Halcyon is a research and exhibition space which brings together artists and writers using the critical possibilities of science-fiction to address contemporary urgencies surrounding identity, placehood, conflict, landscape, technology, architecture, futurity and time. Occupying the Heishaus of Uferstudios as part of the Transart Triennale 2016, the project combines video, text, discussion and expanded curatorial research, eschewing the white-walled gallery in favour of a space in which an audience might spend extended time watching, reading, talking.
Featuring artists and writers from Lebanon, Palestine, Pakistan, Iraq and beyond, and critical of the notion of a defined Middle-East, this project nevertheless acknowledges and responds to its geo-political context: one fashioned by global media as both terrifyingly medieval (the iconoclasm of Daesh, usually misunderstood to be isolatedly local, simply the product of extremist Islam), and distopically futuristic (the simulacra of the Gulf, wealth-zenith of neo-liberal nowhereism). In this state, artists employ and subvert modes of science-fictive thought in order to unsettle paradigms for historiography, identity-formation and political power.
Mehreen Murtaza plants strange objects in the ground in a process of reverse archaeology mapped by speculative, apocalyptic image-heavy publications; Mirna Bamieh darkly mirrors the distopic horror of the occupation in Palestine via appropriation of Emile Habibi's The Secret Life of Saeed the Pessoptimist; Lynn Kodeih and Darine Hotait consider technology and its intersection with the human in a context consumed by the spectacle of conflict. Beirut-based graphic design studio zumra will develop a design identity that places these works in conversation with texts by writers from all over the world. In this way, Halcyon expands to consider the ways in which sci-fi offers models for the disruption of established narratives, alternative articulations of the self and subtle negotiations of the future, in the Middle-East and across the globe.
Public readings and discussion
Sunday August 7
16:45 - 17:45
Join artists Lynn Kodeih and Arjuna Neuman, each presenting texts as part of Halcyon, in conversation with curator Rachel Dedman. Kodeih and Neuman will be reading excerpts from their work in the exhibition, and discussing the role science fiction plays in their diverse practices. As artists who engage with text and image, performance and video, in quite different ways, what critical, narrative and speculative opportunities are offered by science fiction?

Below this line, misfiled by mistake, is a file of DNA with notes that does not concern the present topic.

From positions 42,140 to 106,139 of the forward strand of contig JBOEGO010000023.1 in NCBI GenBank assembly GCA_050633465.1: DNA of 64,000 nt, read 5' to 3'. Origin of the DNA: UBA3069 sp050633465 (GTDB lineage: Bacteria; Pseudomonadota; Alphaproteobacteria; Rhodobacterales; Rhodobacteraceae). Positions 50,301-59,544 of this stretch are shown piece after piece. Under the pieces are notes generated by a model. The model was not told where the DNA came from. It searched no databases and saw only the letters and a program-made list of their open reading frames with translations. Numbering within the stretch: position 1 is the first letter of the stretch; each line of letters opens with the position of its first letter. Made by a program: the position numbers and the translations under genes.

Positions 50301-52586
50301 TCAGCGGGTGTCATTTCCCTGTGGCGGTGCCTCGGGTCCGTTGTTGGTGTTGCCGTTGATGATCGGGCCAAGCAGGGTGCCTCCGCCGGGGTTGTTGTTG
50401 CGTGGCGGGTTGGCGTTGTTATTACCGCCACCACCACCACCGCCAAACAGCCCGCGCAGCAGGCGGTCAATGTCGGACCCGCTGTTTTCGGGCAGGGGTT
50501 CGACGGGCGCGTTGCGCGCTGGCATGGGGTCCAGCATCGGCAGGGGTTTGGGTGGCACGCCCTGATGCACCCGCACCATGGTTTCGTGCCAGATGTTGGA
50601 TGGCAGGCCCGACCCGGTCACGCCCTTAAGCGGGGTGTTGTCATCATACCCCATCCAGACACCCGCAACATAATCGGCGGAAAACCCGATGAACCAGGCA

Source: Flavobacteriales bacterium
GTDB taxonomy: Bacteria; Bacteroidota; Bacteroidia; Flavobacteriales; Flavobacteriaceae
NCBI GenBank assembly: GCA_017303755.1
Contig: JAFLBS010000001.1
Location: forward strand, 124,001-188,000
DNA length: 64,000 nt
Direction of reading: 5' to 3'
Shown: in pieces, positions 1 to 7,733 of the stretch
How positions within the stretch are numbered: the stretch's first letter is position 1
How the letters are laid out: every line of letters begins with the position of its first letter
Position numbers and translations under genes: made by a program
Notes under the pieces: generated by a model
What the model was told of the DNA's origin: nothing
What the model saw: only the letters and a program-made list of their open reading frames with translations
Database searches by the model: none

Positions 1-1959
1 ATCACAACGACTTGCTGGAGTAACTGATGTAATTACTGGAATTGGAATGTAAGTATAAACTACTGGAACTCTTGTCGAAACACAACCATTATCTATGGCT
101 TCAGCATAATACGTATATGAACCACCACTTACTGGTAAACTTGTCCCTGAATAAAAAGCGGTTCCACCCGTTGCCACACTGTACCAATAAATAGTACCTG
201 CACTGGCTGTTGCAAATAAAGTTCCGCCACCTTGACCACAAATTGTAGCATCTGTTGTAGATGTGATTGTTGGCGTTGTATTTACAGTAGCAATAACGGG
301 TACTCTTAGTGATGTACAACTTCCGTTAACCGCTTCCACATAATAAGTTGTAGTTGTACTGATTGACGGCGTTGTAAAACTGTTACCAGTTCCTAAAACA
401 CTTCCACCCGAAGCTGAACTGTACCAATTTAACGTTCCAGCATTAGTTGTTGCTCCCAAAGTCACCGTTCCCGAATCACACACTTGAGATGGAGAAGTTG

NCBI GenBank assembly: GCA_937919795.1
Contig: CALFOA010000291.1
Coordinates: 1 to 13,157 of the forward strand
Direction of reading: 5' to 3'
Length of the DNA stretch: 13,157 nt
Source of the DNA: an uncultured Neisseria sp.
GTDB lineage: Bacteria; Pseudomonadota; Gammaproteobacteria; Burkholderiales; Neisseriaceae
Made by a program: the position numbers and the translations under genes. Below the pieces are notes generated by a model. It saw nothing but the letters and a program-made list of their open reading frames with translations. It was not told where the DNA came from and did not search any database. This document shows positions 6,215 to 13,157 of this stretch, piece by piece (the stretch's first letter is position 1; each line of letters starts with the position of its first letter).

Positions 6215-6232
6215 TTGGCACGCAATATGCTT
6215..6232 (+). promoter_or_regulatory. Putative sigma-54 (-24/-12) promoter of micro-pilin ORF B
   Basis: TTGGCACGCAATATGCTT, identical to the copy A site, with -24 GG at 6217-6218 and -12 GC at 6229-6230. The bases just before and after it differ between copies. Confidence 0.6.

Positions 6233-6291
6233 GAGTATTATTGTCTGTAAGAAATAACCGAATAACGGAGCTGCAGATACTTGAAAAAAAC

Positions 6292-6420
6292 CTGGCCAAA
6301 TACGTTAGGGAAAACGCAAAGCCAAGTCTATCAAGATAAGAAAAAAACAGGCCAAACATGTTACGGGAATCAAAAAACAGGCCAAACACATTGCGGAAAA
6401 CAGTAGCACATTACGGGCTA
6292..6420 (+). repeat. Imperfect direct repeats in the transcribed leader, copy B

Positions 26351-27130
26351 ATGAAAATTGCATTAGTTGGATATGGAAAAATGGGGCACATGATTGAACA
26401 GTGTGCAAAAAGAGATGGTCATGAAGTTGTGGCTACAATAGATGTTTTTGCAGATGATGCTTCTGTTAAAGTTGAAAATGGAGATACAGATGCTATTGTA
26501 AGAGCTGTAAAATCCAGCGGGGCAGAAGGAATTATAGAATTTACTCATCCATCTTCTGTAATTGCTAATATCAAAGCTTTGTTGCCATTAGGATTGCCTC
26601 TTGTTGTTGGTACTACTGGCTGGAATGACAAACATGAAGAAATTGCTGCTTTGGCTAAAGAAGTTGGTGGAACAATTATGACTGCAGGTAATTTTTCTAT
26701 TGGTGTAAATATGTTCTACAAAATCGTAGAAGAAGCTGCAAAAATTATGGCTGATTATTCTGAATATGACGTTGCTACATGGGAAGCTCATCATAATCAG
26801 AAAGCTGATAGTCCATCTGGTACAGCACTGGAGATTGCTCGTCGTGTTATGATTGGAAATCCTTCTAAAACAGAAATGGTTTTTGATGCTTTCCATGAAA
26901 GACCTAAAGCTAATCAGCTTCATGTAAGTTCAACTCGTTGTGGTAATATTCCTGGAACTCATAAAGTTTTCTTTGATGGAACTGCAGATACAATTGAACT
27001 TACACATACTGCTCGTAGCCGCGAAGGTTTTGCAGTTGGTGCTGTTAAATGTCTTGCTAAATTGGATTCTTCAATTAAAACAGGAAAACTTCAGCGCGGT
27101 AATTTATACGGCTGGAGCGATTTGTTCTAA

Mirna Bamieh, Tom Bogaert, Francis Brady, Darine Hotait, Muhammad Khudayyir (translated by Elisabeth Jaquette), Lynn Kodeih, Mehreen Murtaza, Lea Najjar, Arjuna Neuman, Larissa Sansour
Curator: Rachel Dedman
Rachel Dedman (b.1989, London) is an independent curator and writer based in Beirut, Lebanon. In 2016, Rachel is curating the inaugural satellite exhibition for the Palestinian Museum (West Bank), on the history and contemporary political significance of embroidery and textiles. In 2015 she curated the winning Franchise Program exhibition for apexart (New York) in Beirut, exploring outer space and science fiction as imagined and challenged by artists from across the Middle-East, as well as Incidental/Peripheral, screenings of Mediterranean video art for MUU Galleria, Helsinki. From 2014-15 she was curator-in-residence at 98weeks (Beirut, Lebanon), organising conversations concerning the changing topography of art institutions in Lebanon.
Rachel’s writing has been commissioned and published by Ibraaz, the Mosaic Rooms, Culture+Conflict and ArtDiscover and the Journal of Art Historiography. She was a finalist in the International Awards for Art Criticism, and has received scholarships from Independent Curators International and the Getty Foundation. She is the co-founder of the collective Polycephaly, which transforms research projects into meeting-points to think, formulate and share ideas around art-making in Lebanon and Syria; Polycephaly received a Grant from the Arab Fund for Arts and Culture to hold their first forum in 2016.
Rachel studied at the Universities of Oxford and Harvard, where she was the Von Clemm Postgraduate Fellow specialising in art from the Middle-East. In 2013-14 she was a participant of Ashkal Alwan’s Home Workspace Program, Beirut.